“We work closely with our retail partners to create products that appeal to our target audience. According to Tony, it’s always fascinating that we collaborate to come up with new ideas, run focus groups and tests, and bring new products to market.
Our Soppressa Salami variety has been one of our most popular products during this time
Bertocchi could have successfully transitioned during this difficult time and changed production to focus on the B2C market, were it not for the manufacturing capacity constraints imposed by the constraints. “We are very pleased to be able to produce at full capacity and meet the increased Australian demand for Bertocchi products,” Tony said.
Bertocchi will also be able to welcome buyers from the restaurant and hospitality industries, allowing them to reconnect and support each other during Fine Food 2022. He says.
The Fine Food Show is an important aspect of Bertocchi’s marketing strategy for 2022, and the company’s spectacular booth will return next year, as crowded as ever. Catering to the growing trend of entertainers and deli lovers, the company wanted to engage with Fine Food’s key partners and new customers, showcasing a new range of value-added products such as cheeses, dips, vegetarian jerky and appetizers.
“We’re really looking forward to coming back and chatting with everyone,” Tony said. “We don’t invest in any other shows because the Fine Food Show has by far the largest Australian audience. He explained that this is our biggest event and it ensures that we see all the major customers and buyers.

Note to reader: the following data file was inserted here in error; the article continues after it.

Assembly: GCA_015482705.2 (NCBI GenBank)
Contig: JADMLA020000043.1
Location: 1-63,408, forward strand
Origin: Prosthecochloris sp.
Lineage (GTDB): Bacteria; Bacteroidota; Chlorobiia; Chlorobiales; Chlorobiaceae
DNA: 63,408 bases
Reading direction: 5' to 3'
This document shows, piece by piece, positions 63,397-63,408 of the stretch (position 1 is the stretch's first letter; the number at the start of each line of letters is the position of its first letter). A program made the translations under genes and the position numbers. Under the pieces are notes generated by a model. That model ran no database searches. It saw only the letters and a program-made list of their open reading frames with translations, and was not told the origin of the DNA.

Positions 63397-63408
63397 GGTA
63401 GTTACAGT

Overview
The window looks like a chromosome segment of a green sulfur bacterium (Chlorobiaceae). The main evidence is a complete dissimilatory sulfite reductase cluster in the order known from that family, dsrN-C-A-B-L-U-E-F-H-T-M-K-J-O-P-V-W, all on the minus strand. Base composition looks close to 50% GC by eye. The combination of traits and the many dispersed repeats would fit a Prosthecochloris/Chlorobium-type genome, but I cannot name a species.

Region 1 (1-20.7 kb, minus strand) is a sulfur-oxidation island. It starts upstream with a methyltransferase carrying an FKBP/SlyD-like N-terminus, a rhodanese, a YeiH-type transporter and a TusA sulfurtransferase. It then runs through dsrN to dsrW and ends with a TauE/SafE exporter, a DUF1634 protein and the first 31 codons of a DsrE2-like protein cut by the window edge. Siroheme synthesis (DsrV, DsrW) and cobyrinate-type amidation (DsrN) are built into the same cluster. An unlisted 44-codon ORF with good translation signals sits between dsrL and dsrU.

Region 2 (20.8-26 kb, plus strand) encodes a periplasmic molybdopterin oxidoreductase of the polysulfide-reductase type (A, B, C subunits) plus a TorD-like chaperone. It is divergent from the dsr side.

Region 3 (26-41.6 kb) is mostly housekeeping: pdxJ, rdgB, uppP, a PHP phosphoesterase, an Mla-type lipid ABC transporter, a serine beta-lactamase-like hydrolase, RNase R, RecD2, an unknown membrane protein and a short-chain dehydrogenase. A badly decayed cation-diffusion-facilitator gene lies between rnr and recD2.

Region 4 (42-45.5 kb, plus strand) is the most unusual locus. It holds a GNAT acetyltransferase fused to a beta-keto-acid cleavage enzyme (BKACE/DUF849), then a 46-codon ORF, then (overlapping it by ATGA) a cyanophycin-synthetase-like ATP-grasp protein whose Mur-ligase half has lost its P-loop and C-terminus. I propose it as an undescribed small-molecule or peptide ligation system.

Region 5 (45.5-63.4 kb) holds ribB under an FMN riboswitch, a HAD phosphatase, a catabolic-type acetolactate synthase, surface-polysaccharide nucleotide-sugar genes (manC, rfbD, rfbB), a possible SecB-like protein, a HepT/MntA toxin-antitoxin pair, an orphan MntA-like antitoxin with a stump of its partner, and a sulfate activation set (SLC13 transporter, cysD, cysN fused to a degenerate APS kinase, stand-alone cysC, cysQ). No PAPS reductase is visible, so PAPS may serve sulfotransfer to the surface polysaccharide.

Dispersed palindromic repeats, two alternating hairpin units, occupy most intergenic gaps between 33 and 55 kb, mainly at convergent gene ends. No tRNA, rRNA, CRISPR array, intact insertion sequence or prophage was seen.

Who owns Bertocchi Smallgoods
The proud owner of Bertocchi Smallgoods, located in the beautiful precinct of Thomastown, half an hour’s drive north of Melbourne’s CBD, speaks to this issue of Charcuterie News.
Bertocchi’s origins are unknown.
Our family’s history. Bertocchi Smallgoods was established in 1972 on a 12-acre site in Thomastown, a northern suburb of Melbourne. The company has grown to 22 acres with six factories and a brand new distribution center. Bertocchi Smallgoods is wholly Australian owned.
What kind of ham is native to Australia
Choose a ham However, as most ham sold in Australia comes from imported pigs, if you buy one, search for the pink Australian pork badge or make sure the bar on the label shows it is made from at least 90% Australian ingredients Boneless or sliced ham.
What Australian ham do you have
Ham options However, as most of the ham sold in Australia is imported, if you are buying a boneless or sliced ham, search for the pink Australian pork badge or make sure the bar on the label shows it is made with at least 90% ham made from Australian ingredients.
Woolworth whole leg ham
For many, ham is just a pink platter for cranberry sauce, mustard, and/or gravy, a ham that won’t upset anyone while feeding a lot of people at a reasonable price.
Who is the owner of Orsogna
Massimo Valentini, Tony Iannello (Chairman) and D’Orsogna Board Member Marco D’Orsogna at D’Orsogna’s $66 million food manufacturing facility in Merrifield Business Park, Melbourne.
Who has the best Christmas ham
Woolworths’ double-smoked half-leg ham tops the list at $12.50 a kilo. According to the judges, this ham has a sweet and light aroma, a clean and firm appearance and a delicate and delicate taste.